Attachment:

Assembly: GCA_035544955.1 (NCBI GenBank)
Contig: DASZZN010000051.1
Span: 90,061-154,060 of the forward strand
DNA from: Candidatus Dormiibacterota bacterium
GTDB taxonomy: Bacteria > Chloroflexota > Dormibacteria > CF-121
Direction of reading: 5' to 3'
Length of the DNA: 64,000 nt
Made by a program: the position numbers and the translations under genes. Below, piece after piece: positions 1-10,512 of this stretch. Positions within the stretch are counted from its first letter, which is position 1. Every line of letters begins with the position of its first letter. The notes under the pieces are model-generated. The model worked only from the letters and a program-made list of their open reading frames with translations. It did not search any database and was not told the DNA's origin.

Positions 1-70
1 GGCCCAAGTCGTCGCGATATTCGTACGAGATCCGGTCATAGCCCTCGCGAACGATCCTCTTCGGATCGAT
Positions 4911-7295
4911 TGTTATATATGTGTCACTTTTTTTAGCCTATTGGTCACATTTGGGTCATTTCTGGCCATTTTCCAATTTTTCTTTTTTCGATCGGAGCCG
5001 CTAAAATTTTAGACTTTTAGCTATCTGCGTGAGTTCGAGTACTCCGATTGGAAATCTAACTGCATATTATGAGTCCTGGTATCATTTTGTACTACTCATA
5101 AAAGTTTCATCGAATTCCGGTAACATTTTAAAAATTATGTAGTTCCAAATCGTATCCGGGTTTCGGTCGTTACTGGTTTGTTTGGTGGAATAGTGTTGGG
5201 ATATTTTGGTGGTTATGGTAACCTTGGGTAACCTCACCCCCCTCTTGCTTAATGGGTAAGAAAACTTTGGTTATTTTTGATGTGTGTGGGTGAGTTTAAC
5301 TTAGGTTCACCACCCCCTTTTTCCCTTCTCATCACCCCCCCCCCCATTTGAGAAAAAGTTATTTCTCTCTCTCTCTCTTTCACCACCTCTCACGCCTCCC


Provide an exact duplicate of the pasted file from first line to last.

Assembly: GCA_035544955.1 (NCBI GenBank)
Contig: DASZZN010000051.1
Span: 90,061-154,060 of the forward strand
DNA from: Candidatus Dormiibacterota bacterium
GTDB taxonomy: Bacteria > Chloroflexota > Dormibacteria > CF-121
Direction of reading: 5' to 3'
Length of the DNA: 64,000 nt
Made by a program: the position numbers and the translations under genes. Below, piece after piece: positions 1-10,512 of this stretch. Positions within the stretch are counted from its first letter, which is position 1. Every line of letters begins with the position of its first letter. The notes under the pieces are model-generated. The model worked only from the letters and a program-made list of their open reading frames with translations. It did not search any database and was not told the DNA's origin.

Positions 1-70
1 GGCCCAAGTCGTCGCGATATTCGTACGAGATCCGGTCATAGCCCTCGCGAACGATCCTCTTCGGATCGAT
Positions 4911-7295
4911 TGTTATATATGTGTCACTTTTTTTAGCCTATTGGTCACATTTGGGTCATTTCTGGCCATTTTCCAATTTTTCTTTTTTCGATCGGAGCCG
5001 CTAAAATTTTAGACTTTTAGCTATCTGCGTGAGTTCGAGTACTCCGATTGGAAATCTAACTGCATATTATGAGTCCTGGTATCATTTTGTACTACTCATA
5101 AAAGTTTCATCGAATTCCGGTAACATTTTAAAAATTATGTAGTTCCAAATCGTATCCGGGTTTCGGTCGTTACTGGTTTGTTTGGTGGAATAGTGTTGGG
5201 ATATTTTGGTGGTTATGGTAACCTTGGGTAACCTCACCCCCCTCTTGCTTAATGGGTAAGAAAACTTTGGTTATTTTTGATGTGTGTGGGTGAGTTTAAC
5301 TTAGGTTCACCACCCCCTTTTTCCCTTCTCATCACCCCCCCCCCCATTTGAGAAAAAGTTATTTCTCTCTCTCTCTCTTTCACCACCTCTCACGCCTCCC